Seasonal Door Quilts Make the Year Go ‘Round

Winter Penguins Banner

Seasonal Door Quilts Make the Year Go ‘Round

When I worked for a quilt shop, I started making small quilts as store samples and ended up with a “collection”. I shared most, but some I kept. I like to decorate for the seasons and, especially, holidays. A fan of handwork and always ready to learn something new, these little quilts let me practice new techniques on something I can finish. And there were plenty of familiar methods to make me comfortable with each project.

I like to remind the neighbors that we’re celebrating. So these small seasonal door quilts were perfect to hang on our front door. The door is protected from the elements, so the quilts would stay clean and dry (ish) in the damp Pacific Northwest.

Now, these quilts no longer hang on our front door. The design details are not easy to see from the street. So they hang on the door into the kitchen from the garage. In our neighborhood, our friends ring the garage door bell, and come in that way. It saves steps – and keeps shoes drier than wading through the grass in the parking strip. And I did say FRIENDS, as they are the only ones who could overlook the mess in the garage. 🙂

Everyone needs a “winter” quilt, and these penguins were so darn cute! They’re my Happy New Year quilt. The quilt is foundation paper pieced with a little embroidery for the skates.

Winter Penguins

We’re Irish, so I had to have a St. Patrick’s Day quilt for Dad. I enjoyed the mix of techniques: traditional piecing, applique and long stitch with button embellishment.

 

St. Patricks Day Banner

Halloween: too much fun for just one quilt – so I made two. “My Pritty” is a fanciful folk art wool applique quilt with some fun embroidery for embellishment. The black cat “frame” adds to the smile-factor of the piece. And, did I say I love black cats? I made the jack o’ lantern quilt twice – once for me and once for my cousin. With foundation paper piecing, I just had to sew on the lines.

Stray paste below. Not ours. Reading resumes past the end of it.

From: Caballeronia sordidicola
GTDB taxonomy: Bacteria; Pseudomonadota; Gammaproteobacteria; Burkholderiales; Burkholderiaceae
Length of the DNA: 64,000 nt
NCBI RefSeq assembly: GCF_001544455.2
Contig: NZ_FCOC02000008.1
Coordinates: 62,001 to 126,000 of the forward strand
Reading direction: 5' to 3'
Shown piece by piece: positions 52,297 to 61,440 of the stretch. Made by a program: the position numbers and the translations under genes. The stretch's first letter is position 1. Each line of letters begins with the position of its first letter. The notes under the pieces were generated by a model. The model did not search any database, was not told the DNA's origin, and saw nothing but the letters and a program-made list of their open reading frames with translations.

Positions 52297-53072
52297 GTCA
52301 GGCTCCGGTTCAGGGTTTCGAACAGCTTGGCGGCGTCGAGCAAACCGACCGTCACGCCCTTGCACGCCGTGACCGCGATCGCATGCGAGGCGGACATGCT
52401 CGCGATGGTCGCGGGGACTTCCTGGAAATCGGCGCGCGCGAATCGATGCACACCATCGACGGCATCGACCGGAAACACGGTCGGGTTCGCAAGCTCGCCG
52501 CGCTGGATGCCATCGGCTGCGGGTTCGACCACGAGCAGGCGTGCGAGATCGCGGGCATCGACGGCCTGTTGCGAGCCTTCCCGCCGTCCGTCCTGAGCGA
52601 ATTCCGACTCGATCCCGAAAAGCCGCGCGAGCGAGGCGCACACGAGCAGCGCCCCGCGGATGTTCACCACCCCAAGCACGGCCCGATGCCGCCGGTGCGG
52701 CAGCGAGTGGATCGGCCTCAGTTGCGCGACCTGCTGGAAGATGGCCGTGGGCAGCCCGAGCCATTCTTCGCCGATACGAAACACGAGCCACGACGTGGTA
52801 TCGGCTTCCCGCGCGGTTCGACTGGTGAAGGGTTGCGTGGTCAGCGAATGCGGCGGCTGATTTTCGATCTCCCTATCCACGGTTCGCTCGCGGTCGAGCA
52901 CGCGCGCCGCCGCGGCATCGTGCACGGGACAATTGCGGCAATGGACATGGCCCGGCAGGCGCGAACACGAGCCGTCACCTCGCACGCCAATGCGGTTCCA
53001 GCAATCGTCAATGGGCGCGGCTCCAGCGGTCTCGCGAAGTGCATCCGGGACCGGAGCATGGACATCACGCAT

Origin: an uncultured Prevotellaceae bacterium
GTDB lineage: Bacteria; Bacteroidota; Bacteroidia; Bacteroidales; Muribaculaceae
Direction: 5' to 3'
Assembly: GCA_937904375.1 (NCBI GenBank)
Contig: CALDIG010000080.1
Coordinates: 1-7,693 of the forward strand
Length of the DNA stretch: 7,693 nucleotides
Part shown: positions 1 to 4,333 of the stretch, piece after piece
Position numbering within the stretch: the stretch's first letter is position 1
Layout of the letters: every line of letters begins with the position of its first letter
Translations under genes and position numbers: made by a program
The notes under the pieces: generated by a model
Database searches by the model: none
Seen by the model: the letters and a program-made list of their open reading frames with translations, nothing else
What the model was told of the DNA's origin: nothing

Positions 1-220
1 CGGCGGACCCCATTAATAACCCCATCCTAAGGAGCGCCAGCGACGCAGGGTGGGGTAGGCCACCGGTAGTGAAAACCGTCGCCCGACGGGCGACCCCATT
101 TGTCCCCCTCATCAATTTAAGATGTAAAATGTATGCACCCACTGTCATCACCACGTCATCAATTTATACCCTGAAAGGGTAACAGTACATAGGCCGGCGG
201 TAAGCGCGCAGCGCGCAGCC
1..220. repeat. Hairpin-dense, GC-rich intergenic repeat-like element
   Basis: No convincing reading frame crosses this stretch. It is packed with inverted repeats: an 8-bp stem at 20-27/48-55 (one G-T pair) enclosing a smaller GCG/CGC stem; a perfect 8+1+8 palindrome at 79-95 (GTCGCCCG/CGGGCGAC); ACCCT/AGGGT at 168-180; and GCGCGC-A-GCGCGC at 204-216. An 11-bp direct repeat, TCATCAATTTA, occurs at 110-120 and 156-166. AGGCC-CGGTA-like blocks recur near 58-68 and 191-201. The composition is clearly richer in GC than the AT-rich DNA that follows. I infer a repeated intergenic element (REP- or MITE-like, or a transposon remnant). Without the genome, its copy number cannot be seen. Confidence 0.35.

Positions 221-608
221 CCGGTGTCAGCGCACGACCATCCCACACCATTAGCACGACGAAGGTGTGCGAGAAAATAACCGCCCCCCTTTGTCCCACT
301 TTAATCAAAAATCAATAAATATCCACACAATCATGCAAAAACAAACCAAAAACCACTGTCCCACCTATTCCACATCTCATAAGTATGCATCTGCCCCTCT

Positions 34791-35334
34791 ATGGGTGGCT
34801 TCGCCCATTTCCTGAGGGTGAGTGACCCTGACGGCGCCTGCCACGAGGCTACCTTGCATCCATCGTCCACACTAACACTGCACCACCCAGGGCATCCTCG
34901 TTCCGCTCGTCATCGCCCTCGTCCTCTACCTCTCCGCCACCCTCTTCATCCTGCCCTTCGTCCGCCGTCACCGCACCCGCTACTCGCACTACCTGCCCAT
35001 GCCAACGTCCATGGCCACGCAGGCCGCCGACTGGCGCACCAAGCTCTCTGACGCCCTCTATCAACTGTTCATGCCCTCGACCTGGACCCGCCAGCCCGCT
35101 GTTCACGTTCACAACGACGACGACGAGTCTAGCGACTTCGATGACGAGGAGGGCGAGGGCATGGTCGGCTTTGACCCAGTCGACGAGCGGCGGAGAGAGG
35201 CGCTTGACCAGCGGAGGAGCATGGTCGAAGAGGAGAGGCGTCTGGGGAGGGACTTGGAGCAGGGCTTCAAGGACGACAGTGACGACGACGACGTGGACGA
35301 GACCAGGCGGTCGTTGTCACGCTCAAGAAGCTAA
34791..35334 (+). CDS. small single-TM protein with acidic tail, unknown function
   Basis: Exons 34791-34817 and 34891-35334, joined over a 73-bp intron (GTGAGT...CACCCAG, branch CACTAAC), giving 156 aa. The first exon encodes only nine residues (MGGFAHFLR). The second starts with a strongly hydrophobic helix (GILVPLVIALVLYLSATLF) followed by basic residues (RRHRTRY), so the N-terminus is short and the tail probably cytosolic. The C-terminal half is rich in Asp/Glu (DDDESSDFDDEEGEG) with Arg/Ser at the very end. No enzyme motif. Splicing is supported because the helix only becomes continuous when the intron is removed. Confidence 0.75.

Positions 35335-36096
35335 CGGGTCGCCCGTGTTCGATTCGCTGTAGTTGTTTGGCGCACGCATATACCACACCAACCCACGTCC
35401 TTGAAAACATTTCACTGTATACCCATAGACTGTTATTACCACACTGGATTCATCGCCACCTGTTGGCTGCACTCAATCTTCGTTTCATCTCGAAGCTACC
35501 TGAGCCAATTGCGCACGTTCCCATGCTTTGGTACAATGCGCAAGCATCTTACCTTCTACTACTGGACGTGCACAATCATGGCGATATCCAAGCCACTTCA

For the Thanksgiving quilt, I got my mother into the act. I drew the outline pattern on fabric, then Joyce colored the design with fabric crayons. After Joyce finished coloring, I embroidered the outline and finished the quilt.

 

The Christmas quilt holds many memories for me. Years ago, I attended Laura Estes’ 3-D applique class in Leavenworth, Washington, with three co-workers. It was my first “girls’ sleepover” since college, and even though one of us got sick, we had so much fun! When I had a chance to make Nancy Pearson’s “Silent Night” quilt, I used Laura’s techniques to make 3-D holly leaves to add some depth. Every year when this “A Christmas Story” quilts comes out, I remember my years at QuiltWorks Northwest and the wonderful ladies I worked with those many years ago.

This quilt also provided a lesson in fabric choices. I wanted to stipple stitch the white-on-white background. After much frustration – and a trip to the machine repair shop – the technician asked me how important it was to stipple stitch that fabric. Seems that white-on-white is painted instead of printed. Who knew? The paint on the surface of the fabric deflected the needle and caused it to skip stitches. So, as much as I would like to do some background stitching on this, due to my choices, it is not possible. Word to the wise….

Christmas


See all of the quilt projects on Create Whimsy!



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